The Kentucky Department of Education is preparing the media this week for its new accountability data expected to be released next month.
The new system is meant to simplify accountability by using five main data sets to provide each district and school a score.
The data includes some the state was already using like achievement gaps, graduation rates and state test scores, but it will also include growth and new college-and-career ready standards.
These will then generate a score, said Terry Holliday, education commission for the Kentucky Department of Education.
“We have simplified the system so that it’s on a scale that everyone is familiar with, 0 to 100. Then we will rank order every school and every district in Kentucky and you will see a percentile rank,” he said.
The scores will let the public know if a school or district is “distinguished”, “proficient” or “needs improvement.”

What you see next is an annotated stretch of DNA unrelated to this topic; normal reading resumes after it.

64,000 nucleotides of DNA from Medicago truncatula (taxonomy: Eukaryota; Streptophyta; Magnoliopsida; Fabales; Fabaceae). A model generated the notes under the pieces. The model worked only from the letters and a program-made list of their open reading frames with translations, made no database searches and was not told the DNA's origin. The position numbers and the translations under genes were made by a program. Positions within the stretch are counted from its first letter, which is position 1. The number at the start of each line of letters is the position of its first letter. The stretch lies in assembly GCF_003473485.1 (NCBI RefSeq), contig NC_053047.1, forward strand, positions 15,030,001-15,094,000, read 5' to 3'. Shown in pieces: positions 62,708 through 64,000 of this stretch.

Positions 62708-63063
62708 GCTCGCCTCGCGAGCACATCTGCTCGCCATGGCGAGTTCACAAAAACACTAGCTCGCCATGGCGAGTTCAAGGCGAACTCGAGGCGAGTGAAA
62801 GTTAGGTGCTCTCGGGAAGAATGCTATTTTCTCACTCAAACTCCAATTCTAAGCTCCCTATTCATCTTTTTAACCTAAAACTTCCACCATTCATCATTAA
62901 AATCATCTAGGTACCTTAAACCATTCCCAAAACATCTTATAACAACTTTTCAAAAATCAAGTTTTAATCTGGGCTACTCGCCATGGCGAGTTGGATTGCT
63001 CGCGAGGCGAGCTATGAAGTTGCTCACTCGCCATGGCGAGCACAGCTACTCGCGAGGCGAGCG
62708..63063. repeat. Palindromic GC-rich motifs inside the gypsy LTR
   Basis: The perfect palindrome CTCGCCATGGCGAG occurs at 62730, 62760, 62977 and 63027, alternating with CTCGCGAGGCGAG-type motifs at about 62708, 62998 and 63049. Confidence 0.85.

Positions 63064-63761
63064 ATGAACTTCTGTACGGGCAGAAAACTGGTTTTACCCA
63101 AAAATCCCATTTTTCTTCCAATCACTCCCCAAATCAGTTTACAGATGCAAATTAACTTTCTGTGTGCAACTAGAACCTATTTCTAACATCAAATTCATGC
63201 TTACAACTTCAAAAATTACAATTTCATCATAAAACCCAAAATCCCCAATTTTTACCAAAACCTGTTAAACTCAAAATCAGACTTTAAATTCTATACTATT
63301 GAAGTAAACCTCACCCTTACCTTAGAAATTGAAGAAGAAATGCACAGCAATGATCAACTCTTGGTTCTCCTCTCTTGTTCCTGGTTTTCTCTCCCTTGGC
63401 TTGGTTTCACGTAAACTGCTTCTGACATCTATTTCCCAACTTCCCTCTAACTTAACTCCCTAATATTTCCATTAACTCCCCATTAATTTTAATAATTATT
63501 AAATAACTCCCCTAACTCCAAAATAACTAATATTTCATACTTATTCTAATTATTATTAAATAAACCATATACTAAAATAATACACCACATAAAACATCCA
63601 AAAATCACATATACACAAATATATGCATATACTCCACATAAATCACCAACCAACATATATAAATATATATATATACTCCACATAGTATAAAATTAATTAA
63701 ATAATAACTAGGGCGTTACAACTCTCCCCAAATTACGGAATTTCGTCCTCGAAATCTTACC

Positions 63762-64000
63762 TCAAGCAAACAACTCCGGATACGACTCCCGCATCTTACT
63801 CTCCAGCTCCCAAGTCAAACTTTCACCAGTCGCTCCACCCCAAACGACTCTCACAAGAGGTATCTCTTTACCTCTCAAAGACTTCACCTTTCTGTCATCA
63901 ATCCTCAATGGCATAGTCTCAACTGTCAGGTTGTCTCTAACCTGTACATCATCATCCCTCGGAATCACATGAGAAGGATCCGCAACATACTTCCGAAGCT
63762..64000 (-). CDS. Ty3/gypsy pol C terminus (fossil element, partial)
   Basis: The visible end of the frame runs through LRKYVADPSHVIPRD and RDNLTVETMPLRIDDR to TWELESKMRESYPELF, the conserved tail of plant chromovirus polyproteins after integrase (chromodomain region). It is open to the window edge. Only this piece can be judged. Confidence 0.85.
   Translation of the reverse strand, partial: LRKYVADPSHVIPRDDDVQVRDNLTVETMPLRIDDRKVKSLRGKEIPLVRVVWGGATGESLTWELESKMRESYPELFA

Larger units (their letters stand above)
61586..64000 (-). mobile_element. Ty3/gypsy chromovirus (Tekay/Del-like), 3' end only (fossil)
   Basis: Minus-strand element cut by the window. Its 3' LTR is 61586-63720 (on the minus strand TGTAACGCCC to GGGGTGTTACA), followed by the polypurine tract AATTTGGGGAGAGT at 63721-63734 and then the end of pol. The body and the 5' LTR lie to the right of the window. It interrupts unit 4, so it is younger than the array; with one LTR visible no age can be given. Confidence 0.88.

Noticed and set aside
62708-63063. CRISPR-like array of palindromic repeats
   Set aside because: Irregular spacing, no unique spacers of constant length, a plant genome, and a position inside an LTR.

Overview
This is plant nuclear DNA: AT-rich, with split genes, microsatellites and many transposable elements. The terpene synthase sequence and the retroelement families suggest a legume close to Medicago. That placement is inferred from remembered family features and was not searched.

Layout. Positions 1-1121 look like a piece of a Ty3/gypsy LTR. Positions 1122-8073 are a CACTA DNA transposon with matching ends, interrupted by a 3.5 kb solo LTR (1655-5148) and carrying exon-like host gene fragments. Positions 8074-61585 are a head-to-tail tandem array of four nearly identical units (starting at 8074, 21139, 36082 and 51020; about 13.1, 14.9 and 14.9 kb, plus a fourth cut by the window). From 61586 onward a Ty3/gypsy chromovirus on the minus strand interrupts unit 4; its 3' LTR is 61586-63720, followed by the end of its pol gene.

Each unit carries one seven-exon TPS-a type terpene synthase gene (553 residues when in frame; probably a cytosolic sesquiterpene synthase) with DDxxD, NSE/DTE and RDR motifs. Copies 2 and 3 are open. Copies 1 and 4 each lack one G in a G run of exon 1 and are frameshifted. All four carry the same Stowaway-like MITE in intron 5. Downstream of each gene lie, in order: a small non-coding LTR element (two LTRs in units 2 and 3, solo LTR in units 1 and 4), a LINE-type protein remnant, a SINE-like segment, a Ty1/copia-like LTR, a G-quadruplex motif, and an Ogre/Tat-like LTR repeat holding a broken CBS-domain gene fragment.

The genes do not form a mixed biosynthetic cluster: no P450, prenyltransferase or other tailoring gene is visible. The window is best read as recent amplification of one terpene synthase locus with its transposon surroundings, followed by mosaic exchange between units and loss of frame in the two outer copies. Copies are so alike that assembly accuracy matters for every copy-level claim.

These labels will help determine which schools or districts receive financial support and interventions from the state.
To see more on the new Unbridled Learning system visit the Kentucky Department of Education website.
Officials have been telling the media and parents for the past year that the number of students deemed proficient under the state’s new accountability measures will likely drop significantly–we’re told over 30 percentage points–but Holliday said that’s only because the bar is set so much higher.
Parents will be able to track whether their child is meeting the college-and-career ready standards by the third grade and can track that progress until they graduate.